2 The Philippine Daily Inquirer, ‘Social Media Users Challenged: Be Respectful’. November 10, 2014. Esmeralda Abarabar.
3 The Philippine Daily Inquirer, Human Face. ‘Uncovering Asia Through Investigative Journalism’. Ma. Ceres P. Doyo.
4 The Philippine Daily Inquirer, At Large. ‘Journalists Behaving Badly’. Rina Jimenez-David.

Content Mills and Artist’s Block: The Big Connection

When I edit the copy of writers, I am compelled not by the wrong grammar or the lack of technical know-how but the absence of passion. Real, personal  writing cannot be faked. This lack of passion can stem from two things: laziness, or like how I once was, a content mill.

Just to give you a background, content mills are online businesses that can be as blatant as producing textual content for thesis papers, articles, blogging and yes, even website content.

Businesses are businesses, let’s leave it at that. They need content to fill their pages either with seo dense copy, marketing fluff or simply creative how-to’s. That’s all fine of course, we all need to make living.

But from an artist’s perspective, if you don’t like what you’re doing and it feels like a chore, your attitude will come out of the pages you produce.

Believe me, the  job (lucrative as it is) will rob the creativity out of you. It will drain you dry. Then before you know it, you have artist’s block.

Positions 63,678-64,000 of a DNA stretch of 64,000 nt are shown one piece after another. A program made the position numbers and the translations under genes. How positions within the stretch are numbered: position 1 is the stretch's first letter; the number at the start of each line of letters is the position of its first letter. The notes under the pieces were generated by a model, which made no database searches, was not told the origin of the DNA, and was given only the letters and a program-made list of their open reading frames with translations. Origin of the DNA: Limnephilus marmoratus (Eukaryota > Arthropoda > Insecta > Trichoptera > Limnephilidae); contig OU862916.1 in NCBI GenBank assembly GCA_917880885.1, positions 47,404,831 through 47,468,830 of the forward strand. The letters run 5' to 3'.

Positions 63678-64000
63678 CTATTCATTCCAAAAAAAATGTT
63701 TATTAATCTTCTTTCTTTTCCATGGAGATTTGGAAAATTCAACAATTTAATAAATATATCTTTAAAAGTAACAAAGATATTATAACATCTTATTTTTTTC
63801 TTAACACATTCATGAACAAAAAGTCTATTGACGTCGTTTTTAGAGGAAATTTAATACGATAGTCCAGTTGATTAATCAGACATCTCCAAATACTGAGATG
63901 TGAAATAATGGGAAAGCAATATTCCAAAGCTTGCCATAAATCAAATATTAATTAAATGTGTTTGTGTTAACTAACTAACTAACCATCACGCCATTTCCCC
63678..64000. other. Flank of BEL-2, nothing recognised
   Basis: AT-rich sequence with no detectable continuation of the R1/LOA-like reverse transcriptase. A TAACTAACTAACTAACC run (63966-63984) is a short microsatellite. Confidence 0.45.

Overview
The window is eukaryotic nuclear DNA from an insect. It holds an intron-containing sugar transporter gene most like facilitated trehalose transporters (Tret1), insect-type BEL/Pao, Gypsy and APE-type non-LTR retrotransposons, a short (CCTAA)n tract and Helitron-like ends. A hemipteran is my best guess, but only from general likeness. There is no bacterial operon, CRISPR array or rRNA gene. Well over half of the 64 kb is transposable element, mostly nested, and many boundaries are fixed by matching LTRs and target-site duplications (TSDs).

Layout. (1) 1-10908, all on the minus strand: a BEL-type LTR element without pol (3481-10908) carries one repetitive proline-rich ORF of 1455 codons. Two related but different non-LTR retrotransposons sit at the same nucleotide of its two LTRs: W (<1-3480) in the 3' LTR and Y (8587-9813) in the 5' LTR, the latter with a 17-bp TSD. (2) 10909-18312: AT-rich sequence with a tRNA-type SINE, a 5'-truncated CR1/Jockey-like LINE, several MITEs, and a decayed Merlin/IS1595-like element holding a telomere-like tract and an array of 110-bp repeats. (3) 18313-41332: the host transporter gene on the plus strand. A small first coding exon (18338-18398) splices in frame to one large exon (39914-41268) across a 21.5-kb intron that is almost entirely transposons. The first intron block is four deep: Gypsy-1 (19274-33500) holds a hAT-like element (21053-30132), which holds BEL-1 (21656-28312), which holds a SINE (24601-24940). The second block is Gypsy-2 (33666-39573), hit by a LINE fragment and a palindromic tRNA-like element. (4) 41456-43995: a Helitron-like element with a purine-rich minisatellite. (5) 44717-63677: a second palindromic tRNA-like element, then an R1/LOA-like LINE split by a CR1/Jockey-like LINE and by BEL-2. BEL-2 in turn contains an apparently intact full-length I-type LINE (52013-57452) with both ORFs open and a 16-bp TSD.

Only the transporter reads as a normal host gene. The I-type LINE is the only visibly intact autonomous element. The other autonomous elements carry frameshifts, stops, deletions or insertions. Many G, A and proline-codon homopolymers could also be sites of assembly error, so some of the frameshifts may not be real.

You will curse the day you first held a pen. The mere thought of your gifts and skills will embarrass you.

After a day’s work of writing of what seems to be your hundredth page, you will realize that you will literally feel like a prostitute: used up and withered dry without even getting a speck of pleasure from the act itself.

There are a lot of businesses that cater to the ‘content mill’ industry, and mind you, it’s a booming one. With online businesses spreading like wildfire, content is no longer king but a god in search engines.

People devour content by the second and in large quantities: to help them shop, search, fix, learn…name it. The hunger for content will go on for years and years to come; and writers like you and me are required to produce them by the bulk!

Yet, if you look at the bigger picture, the price you have to pay will be high. Writing will feel like work. You will loose the desire to write, then your gift, once you thought could never leave you, will.

As an editor, I read these mass produced copies all the time and over the years, have developed a knack for it. A creator must first enjoy (or find the joy in) creating to produce phenomenal work.

As a writer, you are responsible for bringing back the fire in your writing. We all have to live with this type of industry, but you must motivate yourself to produce. That’s what you’re born to do: To create. Imagine a world without producing titans such as us? 😉